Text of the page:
Prepping your flash paper and loading the Pyro mini is a process that takes some getting used to, but it’s very easy once you learn the proper procedure. Detailed instructions are provided on Ellusionist’s website. You’ll want to devote some time to that page if you buy the Pyro mini, because you can injure yourself or break the device if you don’t know what you’re doing. That’s not to say it’s a difficult device to use — once you cut your flash paper to size and get the hang of it, the device can be reloaded in a matter of seconds.

Then, you fire it… and it’s every bit as awesome as you think it is.

Using the Pyro mini is so much fun it’s hard to describe. I felt like a kid again as I began to test it, and this is a rare case where the device I was testing absolutely lived up to my expectations.

The Pyro mini is safe to use indoors as long as you know what you’re doing and you’re careful, but I went out on my balcony to test it at first. Needless to say, anyone and everyone passing by on the street below stopped and stared — it’s impossible to ignore fireballs sailing through the air from the side of a building and then vanishing into nothing.

The Pyro mini’s barrels are loaded with a small amount of cotton and flash paper, and it took me about 20 rounds before I got the hang of exactly how much cotton I needed to load. This is exactly why Ellusionist recommends firing the device between 20 and 30 times before strapping it to your wrist, and I’m glad I listened — several of my early shots didn’t use enough cotton and the flash paper was ignited inside the barrel.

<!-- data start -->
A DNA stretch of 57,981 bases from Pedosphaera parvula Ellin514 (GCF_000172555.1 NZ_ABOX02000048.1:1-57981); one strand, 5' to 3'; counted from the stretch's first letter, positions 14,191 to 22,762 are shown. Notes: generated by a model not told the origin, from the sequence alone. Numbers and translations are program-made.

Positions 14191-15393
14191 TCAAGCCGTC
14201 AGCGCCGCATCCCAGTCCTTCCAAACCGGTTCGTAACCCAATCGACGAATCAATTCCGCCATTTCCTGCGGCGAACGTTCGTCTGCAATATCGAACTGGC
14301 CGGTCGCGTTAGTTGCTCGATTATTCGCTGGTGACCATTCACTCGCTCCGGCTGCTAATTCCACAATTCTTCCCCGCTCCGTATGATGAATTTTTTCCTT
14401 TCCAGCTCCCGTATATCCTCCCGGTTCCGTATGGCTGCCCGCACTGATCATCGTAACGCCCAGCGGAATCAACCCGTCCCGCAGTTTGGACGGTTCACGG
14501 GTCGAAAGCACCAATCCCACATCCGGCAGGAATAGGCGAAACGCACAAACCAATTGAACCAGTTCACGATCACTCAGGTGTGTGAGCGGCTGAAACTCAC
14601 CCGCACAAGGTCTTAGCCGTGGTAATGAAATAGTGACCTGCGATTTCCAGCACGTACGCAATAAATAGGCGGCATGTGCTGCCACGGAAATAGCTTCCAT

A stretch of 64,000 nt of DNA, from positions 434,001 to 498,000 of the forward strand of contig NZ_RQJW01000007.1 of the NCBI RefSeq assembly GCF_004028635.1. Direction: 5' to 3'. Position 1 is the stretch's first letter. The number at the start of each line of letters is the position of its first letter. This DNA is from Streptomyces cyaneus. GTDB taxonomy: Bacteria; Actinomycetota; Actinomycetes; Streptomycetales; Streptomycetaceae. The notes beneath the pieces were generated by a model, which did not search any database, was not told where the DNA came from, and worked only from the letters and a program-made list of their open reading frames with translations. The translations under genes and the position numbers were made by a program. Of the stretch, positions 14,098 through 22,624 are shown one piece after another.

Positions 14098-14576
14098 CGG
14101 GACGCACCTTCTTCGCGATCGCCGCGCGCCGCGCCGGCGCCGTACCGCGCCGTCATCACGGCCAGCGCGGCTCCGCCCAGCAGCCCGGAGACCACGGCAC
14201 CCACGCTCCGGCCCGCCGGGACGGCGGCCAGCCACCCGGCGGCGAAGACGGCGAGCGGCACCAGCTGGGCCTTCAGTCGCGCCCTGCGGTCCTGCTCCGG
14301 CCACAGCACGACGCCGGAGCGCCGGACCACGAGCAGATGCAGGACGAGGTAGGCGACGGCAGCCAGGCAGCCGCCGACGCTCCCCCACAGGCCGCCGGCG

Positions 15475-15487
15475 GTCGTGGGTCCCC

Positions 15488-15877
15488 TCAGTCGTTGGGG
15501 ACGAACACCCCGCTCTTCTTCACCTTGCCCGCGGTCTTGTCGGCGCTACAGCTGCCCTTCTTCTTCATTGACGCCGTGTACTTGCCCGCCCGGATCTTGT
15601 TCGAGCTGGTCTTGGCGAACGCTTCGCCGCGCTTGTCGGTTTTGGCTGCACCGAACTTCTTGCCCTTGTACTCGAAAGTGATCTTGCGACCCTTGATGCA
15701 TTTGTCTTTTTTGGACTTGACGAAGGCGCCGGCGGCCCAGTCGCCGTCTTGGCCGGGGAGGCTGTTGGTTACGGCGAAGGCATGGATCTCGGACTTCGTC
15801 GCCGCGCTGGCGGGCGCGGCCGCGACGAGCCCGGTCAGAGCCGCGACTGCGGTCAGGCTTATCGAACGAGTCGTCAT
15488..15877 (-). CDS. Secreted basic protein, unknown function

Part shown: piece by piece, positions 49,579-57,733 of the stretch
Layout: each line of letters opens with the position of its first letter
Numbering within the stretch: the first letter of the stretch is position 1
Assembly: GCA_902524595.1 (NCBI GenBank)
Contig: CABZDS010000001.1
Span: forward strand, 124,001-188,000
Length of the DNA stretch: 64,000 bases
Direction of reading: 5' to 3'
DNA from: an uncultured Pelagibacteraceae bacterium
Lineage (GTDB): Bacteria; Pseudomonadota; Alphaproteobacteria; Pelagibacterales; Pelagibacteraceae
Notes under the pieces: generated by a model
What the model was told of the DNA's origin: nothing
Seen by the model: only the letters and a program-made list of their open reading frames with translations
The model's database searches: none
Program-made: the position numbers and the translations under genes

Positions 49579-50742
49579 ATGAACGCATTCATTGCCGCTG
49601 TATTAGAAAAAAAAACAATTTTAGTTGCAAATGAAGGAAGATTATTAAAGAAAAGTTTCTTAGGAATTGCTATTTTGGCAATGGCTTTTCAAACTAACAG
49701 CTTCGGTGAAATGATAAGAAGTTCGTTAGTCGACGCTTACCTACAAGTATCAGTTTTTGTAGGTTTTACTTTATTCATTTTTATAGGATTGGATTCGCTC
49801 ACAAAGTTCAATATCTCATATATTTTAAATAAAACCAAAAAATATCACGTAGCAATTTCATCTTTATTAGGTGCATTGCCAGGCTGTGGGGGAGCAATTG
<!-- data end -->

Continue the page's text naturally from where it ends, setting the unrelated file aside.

Once I got the hang of how much cotton to load with each round, it was smooth sailing from there on out. The size of the fireballs it shoots depends on how much flash paper you pack, and I highly recommend sticking to Ellusionist’s recommendations when cutting your flash paper to size. I varied the sizing a bit just for testing, and even small size differences can have a dramatic impact.

The device barely makes any noise when it fires, and it’s so compact that it can easily be hidden under a tight shirt sleeve so that it’s invisible to the audience. The effect will wow onlookers each and every time, without fail. In fact, Pyro mini will likely wow its owner each and every time as well; I’ve fired off more than 100 rounds at this point, and I was just as impressed with it at round 100 as I was at round 1.

I’m not sure how I made it this far in life without ever having shot fireballs from my wrists.

Pyro mini is available to order from Ellusionist beginning today, November 17th, and it costs $147 so it’s even more affordable than last year’s model.

Zach Epstein
Zach Epstein Executive Editor

Zach Epstein has been the Executive Editor at BGR for more than 10 years. He manages BGR’s editorial team and ensures that best practices are adhered to. He also oversees the Ecommerce team and directs the daily flow of all content. Zach first joined BGR in 2007 as a Staff Writer covering business, technology, and entertainment.

His work has been quoted by countless top news organizations, and he was recently named one of the world's top 10 “power mobile influencers” by Forbes. Prior to BGR, Zach worked as an executive in marketing and business development with two private telcos.